Two ongoing themes in NFTRH of late have been for a rise in interest rates and a significant bounce in USD (thus far).
While I have had my challenges with this policy-stoked market just like anyone else, the Treasury bond market has been like child’s play for the last year. That is because bonds have reliably done what contrarian analysis said they should do.
- Herd over bullish on ZIRP>NIRP>Brexit = bonds tank, yields rise as expected
- Bloomberg comes out with “R.I.P. Bond Bull” headline featuring Yamada chart cartoon = bonds rise
- Herd back on the bullish bonds express = bonds drop, yields rise as expected
And so here we are. The 10yr yield is approaching the resistance point noted last week. That would be the May high. There could be some grinding here.
But along with the rise in yields, the 10yr-2yr yield curve is also threatening a trend change. It is not so simple as saying ‘yields are rising and will support USD, therefore gold (for example) will get destroyed’. It depends on inter-yield dynamics, not nominals. As noted in NFTRH 455, this bounce in the curve can be reversed at any moment with a sprinkle of financial fairy dust, but as of now the spread is above the MA 50, which is an intermediate trend indicator.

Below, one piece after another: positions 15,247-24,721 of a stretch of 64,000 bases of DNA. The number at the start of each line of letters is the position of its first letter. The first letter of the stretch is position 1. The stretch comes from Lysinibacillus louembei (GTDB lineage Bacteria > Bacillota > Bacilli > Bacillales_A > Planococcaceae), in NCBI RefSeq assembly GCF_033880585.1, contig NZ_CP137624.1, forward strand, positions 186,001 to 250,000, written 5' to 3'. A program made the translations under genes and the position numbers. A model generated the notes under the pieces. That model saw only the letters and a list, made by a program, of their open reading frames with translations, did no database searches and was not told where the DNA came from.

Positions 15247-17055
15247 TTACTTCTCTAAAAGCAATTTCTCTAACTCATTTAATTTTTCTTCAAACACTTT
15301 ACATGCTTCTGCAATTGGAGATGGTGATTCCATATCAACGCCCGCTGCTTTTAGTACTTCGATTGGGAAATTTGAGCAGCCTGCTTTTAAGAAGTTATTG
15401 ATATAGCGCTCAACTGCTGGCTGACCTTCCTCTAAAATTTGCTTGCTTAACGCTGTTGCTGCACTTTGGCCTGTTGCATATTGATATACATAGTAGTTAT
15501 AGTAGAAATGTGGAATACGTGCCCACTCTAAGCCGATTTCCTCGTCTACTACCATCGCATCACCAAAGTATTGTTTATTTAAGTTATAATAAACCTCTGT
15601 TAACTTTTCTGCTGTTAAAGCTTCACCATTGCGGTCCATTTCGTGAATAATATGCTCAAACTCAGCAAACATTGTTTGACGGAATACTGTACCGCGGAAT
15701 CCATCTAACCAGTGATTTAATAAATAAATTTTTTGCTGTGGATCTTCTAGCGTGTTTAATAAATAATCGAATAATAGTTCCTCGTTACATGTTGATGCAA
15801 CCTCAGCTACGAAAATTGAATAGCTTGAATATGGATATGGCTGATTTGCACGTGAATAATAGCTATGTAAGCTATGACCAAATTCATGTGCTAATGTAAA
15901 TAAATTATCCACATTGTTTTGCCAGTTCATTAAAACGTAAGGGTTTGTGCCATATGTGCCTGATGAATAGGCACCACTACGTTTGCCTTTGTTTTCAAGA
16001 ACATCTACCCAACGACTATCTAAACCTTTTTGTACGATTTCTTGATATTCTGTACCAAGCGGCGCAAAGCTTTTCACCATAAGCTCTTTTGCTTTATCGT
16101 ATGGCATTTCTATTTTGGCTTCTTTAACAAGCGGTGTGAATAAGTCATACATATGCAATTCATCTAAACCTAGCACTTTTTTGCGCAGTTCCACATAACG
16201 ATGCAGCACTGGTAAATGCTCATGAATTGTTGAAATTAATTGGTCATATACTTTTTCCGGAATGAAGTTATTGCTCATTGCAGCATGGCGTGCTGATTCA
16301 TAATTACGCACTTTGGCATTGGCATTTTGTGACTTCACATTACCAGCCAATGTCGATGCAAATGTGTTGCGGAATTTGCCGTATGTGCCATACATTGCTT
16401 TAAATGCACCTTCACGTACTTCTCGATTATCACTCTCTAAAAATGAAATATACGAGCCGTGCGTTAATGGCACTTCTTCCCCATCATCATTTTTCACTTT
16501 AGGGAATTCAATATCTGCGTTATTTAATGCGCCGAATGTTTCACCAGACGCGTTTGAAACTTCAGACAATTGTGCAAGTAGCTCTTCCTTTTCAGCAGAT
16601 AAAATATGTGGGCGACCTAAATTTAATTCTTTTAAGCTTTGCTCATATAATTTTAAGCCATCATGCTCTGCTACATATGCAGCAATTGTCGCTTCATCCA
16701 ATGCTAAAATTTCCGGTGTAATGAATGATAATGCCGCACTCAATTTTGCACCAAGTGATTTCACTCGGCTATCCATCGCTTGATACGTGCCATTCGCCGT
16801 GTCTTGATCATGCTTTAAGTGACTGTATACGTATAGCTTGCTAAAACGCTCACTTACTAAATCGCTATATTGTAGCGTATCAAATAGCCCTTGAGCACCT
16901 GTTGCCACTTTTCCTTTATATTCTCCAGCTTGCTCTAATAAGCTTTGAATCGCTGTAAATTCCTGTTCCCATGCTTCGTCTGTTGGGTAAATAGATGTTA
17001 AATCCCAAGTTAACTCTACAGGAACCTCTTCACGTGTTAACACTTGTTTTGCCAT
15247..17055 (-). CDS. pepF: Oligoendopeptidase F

Here are nominal yields in pre-market. 2s and 10s are very slightly toward flattening, but the chart above should not be much affected.
Here is the state of Treasury yields (and the curve) on the big (monthly) picture. Those limiting moving averages mean only everything, folks. And on the 5s through 30s they seem to be perched in bullish looking consolidations. The thing is, if yields break through something will have changed for the first time in decades and investing in the broad range of financials markets is going to become fun again because it will no longer be like throwing a dart at the S&P 500 and – in the words of poor old Charlie Sheen – “winning… duhhhh”. The yield curve on this view is still down trending.
Finally, here is Unc. Still not having gotten going. So as of now, I am 50/50 on current expectations for bonds and USD. There is a scenario where yields break out and yet USD weakens. That would be an inflationary scenario, which has not been favored but has come into analytical play.
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